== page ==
Anyone who knows me knows I’m not a big fan of cursewords because I believe it generally shows a lack of intelligence or creativity. Some people would argue. Well sod them! Lol.
In any case, I almost did not purchase this book because of the title: The Suble Art of Not Giving A Fuc# … with no #. And while I did not count the exact number of the F-bombs in this tome, it is probably more than I’ve ever read in all the books I’ve opened in my entire life.
With that said, the author did have a lot of insights that I was impressed with. There are also some I’m still trying to digest. Actually I’m still suffering from indigestion on some of them. But at least I’m taking a nibble.
One of the things I liked is the author inviting us to think about things differently. There are some beliefs that will never shift for me, namely that Jesus is my Lord and Savior, but within the framework of beliefs about myself, there are a lot of things I have to learn. This is evolving, but I am by nature not a very social person. I just play one on TV … I mean social media. 😁
Another thing I liked is the idea of thinking of yourself as whatever it is you aspire to be. The one that resonated to me was a creator. That is something I LOVE to do. I love to help create books. I love to create logos, and I recently learned to love making paper crafts. Although I guess I have loved this for a long time since I had a sticker collection as a kid and enjoyed making cards and scrapbooks a decade or so ago. Overall, I believe the idea of going from an idea to something tangible, something that wasn’t there before. I think instead of saying how much money I make today, I will shift to saying, “What did I create today?”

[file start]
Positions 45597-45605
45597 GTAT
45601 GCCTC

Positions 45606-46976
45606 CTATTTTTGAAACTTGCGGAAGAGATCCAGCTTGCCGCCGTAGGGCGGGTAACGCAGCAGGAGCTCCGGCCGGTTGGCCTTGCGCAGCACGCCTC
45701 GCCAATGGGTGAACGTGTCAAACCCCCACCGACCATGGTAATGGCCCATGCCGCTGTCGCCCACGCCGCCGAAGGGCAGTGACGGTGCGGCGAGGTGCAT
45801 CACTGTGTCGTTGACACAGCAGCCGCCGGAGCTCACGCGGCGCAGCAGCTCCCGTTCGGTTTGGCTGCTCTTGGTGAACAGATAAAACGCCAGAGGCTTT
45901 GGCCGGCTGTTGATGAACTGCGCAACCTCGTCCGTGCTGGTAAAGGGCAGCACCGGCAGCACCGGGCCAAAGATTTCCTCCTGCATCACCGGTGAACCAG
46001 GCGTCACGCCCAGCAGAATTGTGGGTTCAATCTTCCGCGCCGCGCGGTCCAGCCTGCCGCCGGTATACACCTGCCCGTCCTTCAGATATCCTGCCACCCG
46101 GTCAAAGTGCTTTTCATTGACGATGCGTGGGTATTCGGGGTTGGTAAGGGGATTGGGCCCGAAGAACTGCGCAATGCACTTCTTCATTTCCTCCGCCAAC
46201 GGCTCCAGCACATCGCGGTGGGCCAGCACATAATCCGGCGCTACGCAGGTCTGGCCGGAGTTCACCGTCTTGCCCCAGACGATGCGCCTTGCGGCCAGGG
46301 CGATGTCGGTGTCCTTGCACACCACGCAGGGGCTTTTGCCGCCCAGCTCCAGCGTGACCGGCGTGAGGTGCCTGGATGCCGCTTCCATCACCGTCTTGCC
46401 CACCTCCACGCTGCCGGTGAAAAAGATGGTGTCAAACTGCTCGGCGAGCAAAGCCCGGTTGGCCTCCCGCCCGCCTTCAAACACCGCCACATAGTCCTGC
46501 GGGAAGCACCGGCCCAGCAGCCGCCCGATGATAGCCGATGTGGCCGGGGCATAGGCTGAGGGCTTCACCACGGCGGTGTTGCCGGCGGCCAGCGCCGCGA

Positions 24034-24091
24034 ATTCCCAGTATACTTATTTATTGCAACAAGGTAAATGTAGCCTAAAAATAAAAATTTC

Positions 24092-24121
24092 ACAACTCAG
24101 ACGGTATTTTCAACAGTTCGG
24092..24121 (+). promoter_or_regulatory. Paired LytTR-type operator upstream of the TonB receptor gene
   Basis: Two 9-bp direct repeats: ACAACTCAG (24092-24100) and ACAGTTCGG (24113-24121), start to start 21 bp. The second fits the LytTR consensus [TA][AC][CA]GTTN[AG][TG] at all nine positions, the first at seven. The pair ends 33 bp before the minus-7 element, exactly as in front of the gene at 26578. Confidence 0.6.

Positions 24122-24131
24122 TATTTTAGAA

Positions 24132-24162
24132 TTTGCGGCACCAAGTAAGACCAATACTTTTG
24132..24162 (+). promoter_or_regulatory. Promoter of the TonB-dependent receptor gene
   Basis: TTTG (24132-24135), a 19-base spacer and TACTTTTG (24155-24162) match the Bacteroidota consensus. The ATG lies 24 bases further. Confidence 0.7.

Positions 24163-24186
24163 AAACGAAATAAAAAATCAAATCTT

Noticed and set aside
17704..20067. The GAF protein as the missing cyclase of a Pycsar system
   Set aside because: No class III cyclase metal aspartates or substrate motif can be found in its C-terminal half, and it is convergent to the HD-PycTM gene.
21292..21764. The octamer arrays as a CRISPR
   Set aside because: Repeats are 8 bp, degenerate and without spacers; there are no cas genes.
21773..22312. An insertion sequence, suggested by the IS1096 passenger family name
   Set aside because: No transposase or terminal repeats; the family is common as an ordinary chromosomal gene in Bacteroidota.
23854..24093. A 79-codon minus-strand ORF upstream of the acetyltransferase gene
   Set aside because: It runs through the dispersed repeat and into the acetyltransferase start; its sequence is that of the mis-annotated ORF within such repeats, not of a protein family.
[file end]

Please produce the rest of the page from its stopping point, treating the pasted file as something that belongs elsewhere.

This reminds me of another idea I encountered, but not in this book. It asked us to change what we ask ourselves and our kids about their day. The question is: “What did you fail at today?” Wait. What? I know. But the idea is to take the sting out of failure to free us up from that life-stealing fear. And as a online friend Dallas Gordon said, “fall forward.” That’s so powerful, but fail forward is also an interesting, oddly empowering way to look at things.
This book sums it up well:
“We can be truly successful only at something we’re willing to fail at. If we’re unwilling to fail, then we’re unwilling to succeed.”
Overall, this was a great read. Check it out and let me know your thoughts below. Also, I’m starting an amazing business book club. To sign up, register below.
We will have online discussions, video support and awesome activities to put our learning into ACTION!